As the advertiser boycott of Facebook grows over its policy to allow hate speech, Facebook is showing the first signs of concern. Last week, its top advertisers — including Coca-Cola, Pfizer and Unilever — paused advertising to signal their displeasure over the social media platform’s stance. In a virtual meeting, said sources, chief executive Mark Zuckerberg doubled down, telling these advertisers that he won’t back down. Now communications chief Nick Clegg stresses the company is trying to curb hate speech.
The New York Times reports that, “Facebook also agreed to an audit by the Media Rating Council over its approach to hate speech.” At another video meeting with advertisers, Facebook marketing head Carolyn Everson, public policy director Neil Potts and vice president for integrity Guy Rosen “took a more conciliatory tone, acknowledging clients’ concerns about ads appearing next to hate speech and misinformation.”
According to Anti-Defamation League chief executive Jonathan Greenblatt, “other companies are seeing this moment, and are stepping up proactively,” noting “recent efforts from Reddit, YouTube and Twitch” to take down hate speech.
Facebook is, says NYT, at a “precarious point,” having never “faced a public backlash of this magnitude from its advertisers, whose spending accounts for more than 98 percent of its annual $70.7 billion in revenue.” Top advertising executive David Jones, who is a founding member of Facebook’s client council, said the company’s “intentions are good, but their judgment is poor.”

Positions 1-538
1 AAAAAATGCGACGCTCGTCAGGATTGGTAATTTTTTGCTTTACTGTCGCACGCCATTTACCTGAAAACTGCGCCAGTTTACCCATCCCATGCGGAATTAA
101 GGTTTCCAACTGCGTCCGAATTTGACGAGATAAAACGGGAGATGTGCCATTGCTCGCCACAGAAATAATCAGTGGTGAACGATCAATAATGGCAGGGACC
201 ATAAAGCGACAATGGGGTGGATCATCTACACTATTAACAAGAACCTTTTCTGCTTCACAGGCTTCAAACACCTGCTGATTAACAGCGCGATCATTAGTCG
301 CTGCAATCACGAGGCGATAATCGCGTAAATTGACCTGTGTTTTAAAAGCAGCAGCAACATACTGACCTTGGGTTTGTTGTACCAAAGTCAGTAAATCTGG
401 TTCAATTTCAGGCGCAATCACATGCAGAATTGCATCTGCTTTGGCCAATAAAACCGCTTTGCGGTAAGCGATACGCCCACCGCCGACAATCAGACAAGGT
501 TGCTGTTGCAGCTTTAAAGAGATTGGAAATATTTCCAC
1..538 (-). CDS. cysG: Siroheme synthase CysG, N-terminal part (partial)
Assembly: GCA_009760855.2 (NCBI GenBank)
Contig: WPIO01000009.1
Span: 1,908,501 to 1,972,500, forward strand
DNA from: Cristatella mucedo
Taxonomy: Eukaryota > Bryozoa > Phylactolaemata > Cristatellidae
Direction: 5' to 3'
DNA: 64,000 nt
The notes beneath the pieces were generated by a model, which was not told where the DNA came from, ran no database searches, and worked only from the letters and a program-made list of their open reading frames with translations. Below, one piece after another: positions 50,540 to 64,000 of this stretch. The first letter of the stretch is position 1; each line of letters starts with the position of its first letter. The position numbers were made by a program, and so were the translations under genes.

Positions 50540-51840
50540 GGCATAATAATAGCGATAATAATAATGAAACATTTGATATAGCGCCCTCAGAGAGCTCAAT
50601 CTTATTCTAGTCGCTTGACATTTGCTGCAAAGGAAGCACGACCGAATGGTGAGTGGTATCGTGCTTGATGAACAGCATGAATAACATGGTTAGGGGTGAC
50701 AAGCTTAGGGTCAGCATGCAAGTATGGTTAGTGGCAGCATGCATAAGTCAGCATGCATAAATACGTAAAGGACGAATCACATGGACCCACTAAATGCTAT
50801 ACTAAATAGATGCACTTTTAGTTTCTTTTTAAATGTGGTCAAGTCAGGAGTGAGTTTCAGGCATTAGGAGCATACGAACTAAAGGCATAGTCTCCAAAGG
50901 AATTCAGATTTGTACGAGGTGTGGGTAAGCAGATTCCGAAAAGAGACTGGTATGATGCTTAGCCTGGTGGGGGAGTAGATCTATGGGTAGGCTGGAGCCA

“They’re starting down a long slippery slope to being irrelevant,” he added.
Facebook counters that it invested “billions of dollars in technology and employees to sort through content … agreed to a civil rights audit … [and] banned 250 white supremacist organizations.” It added that its AI has resulted in “the removal of nearly 90 percent of hate speech before users report it.”
More than 70 percent of Facebook’s ad revenue comes from small businesses, so the ad boycott “may ultimately deliver more of a hit to Facebook’s reputation than to its bottom line,” but analysts said it “may create a trickle-down effect.” Pathmatics reported that, “current boycott participants spent well over half a billion dollars advertising on Facebook last year.”
The Wall Street Journal reports that advertisers antipathy towards Facebook stretches back at least to 2016 when it disclosed that it had “overestimated average viewing time for video ads on its platform for two years.” An Ernst & Young audit in 2019 raised concerns on “how Facebook measures and reports data about video advertisements.” The Cambridge Analytica scandal in 2018 led to “government probes and calls for stricter privacy protections online.”
Marketers have also criticized “what some call a lack of commitment to brand safety” that would keep ads away from objectionable content.
“Marketers’ dissatisfaction goes way back,” said Joy Howard, chief marketing officer at Dashlane, which has joined the boycott. She added that, “her team was already trying to reduce reliance on Facebook over concerns about content even before the boycott call.” Yet, Facebook’s ad revenue continues to grow: $69.7 billion last year, “up from $55 billion in 2018 and $17.1 billion in 2015.”
Is This The Beginning Of The End For Facebook?, Forbes, 6/30/20
Zuckerberg Said to Say of Facebook Ad Boycott: ‘All These Advertisers Will Be Back’ Soon Enough, MarketWatch, 7/2/20
Facebook Faces an Advertiser Boycott. Will Its Business Take a Hit?, The Wall Street Journal, 7/1/20
Zuckerberg Agrees to Meet With Groups Behind Advertising Boycott, Bloomberg, 7/1/20